A total of five Montreal-based executives received $13.2 million in compensation in fiscal year 2022 (ended Sept. 24), according to regulatory documents released by the company. That's a 4% increase over the same period last year.
But the increase in their annual bonuses, the performance-related component of the company's payroll, was more generous as Metro's sales benefited from food inflation.
The five executives received a total of $3.7 million in annual bonuses, a 13.7% increase over last year.
President and CEO Eric La Flèche received a total bonus of $5.4 million, up 6.8%. His annual bonus rose 15% to $1.5 million.
In a statement to shareholders, Metro explains that the company's board of directors set "high sales targets" for determining bonuses. The company explains that these targets were exceeded in the second half of the year "as significant food inflation boosted sales and accelerated consumer switching to discount stores, which had a positive impact on our discount banners."
The company, which includes Metro, Jean Coutu and Super C, had revenues of $18.9 billion in 2022, up 3.3%. Net income rose 2.9% to $849.5 million.
Food inflation in Canada was 10.3% at the end of Metro's fiscal year in September, according to Statistics Canada.
Households probably haven't yet reached the end of their grocery-store agony, according to the Desjardins Group of economists' forecasts. Inflation in the grocery segment will average 5.6% in 2023. From 10.3% last November, the rate should fall to 3.2% in December 2023.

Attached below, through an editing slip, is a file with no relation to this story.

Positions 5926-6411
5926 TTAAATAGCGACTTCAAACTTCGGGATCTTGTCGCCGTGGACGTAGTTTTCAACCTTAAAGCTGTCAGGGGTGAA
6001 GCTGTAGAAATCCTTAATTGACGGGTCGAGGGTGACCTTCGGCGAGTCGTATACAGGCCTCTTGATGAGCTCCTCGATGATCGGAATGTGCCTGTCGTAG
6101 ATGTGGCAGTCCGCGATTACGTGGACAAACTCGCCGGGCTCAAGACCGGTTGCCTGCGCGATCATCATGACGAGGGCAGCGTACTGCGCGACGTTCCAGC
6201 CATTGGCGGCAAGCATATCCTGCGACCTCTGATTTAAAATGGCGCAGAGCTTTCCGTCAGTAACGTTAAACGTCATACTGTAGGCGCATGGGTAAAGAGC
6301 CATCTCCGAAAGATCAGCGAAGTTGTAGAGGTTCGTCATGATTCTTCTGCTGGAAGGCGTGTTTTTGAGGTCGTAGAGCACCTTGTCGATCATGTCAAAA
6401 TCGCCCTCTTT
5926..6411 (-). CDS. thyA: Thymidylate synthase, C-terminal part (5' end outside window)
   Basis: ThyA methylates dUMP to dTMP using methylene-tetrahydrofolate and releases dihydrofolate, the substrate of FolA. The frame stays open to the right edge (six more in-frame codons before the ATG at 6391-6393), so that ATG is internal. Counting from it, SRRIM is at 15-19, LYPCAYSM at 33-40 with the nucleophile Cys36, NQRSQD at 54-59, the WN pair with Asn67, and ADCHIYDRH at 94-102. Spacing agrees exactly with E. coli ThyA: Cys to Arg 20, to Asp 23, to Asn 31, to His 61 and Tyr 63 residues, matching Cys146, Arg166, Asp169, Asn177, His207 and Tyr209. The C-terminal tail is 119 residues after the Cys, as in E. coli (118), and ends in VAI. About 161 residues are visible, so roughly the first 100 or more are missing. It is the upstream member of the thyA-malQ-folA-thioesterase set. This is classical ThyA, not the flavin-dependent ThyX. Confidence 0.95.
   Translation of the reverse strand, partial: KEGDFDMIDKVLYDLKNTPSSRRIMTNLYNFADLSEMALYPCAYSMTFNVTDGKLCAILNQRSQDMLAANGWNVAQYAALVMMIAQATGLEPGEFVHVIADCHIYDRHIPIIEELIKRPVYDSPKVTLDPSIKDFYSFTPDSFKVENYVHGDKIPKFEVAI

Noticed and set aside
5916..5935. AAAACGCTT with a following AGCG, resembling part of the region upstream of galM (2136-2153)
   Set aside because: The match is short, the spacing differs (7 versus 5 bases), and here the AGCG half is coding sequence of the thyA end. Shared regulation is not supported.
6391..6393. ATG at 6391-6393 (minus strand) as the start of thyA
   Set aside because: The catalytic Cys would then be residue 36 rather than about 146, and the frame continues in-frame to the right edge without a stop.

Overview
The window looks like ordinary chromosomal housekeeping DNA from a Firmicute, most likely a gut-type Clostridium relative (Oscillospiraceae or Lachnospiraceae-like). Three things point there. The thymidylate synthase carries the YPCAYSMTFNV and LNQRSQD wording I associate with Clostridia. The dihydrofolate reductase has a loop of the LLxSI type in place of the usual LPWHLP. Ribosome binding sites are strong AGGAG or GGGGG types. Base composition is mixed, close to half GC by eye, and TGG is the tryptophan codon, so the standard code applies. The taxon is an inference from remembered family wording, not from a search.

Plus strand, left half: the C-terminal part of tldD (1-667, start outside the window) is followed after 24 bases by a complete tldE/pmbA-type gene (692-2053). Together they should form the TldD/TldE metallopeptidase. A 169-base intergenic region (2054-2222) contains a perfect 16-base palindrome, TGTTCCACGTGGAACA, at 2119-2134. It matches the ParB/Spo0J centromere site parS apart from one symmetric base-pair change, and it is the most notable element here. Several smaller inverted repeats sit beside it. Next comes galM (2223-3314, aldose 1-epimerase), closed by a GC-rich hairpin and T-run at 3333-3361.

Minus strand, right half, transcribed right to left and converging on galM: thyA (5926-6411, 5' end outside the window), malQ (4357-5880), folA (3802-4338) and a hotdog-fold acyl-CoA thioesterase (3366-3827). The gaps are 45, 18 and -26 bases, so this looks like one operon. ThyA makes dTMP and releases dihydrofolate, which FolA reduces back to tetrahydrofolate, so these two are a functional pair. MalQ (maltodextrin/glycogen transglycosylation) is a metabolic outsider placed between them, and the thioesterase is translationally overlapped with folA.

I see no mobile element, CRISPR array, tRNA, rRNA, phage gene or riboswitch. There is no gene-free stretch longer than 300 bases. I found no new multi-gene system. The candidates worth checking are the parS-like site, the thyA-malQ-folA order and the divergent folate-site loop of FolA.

At a time when large Canadian grocery stores are being criticized for skyrocketing food prices, Metrose is protecting its bottom line while its margins remain relatively stable.
Despite an 8.3% increase in revenue to $4.4 billion in the fourth quarter of fiscal 2022 (ended Sept. 24), gross margins remained stable. It reached 20.4%, the same level as last year. By comparison, in 2019, before the pandemic, the gross margin was 20.2%.
When the latest quarterly reports were released in November, executives mentioned that they were dealing with inflationary pressures, especially on transportation and labour.
Canada's big grocery companies are the subject of an Antitrust Committee probe announced in late October. The move comes amid rising inflation for food products, despite a decline in overall inflation.
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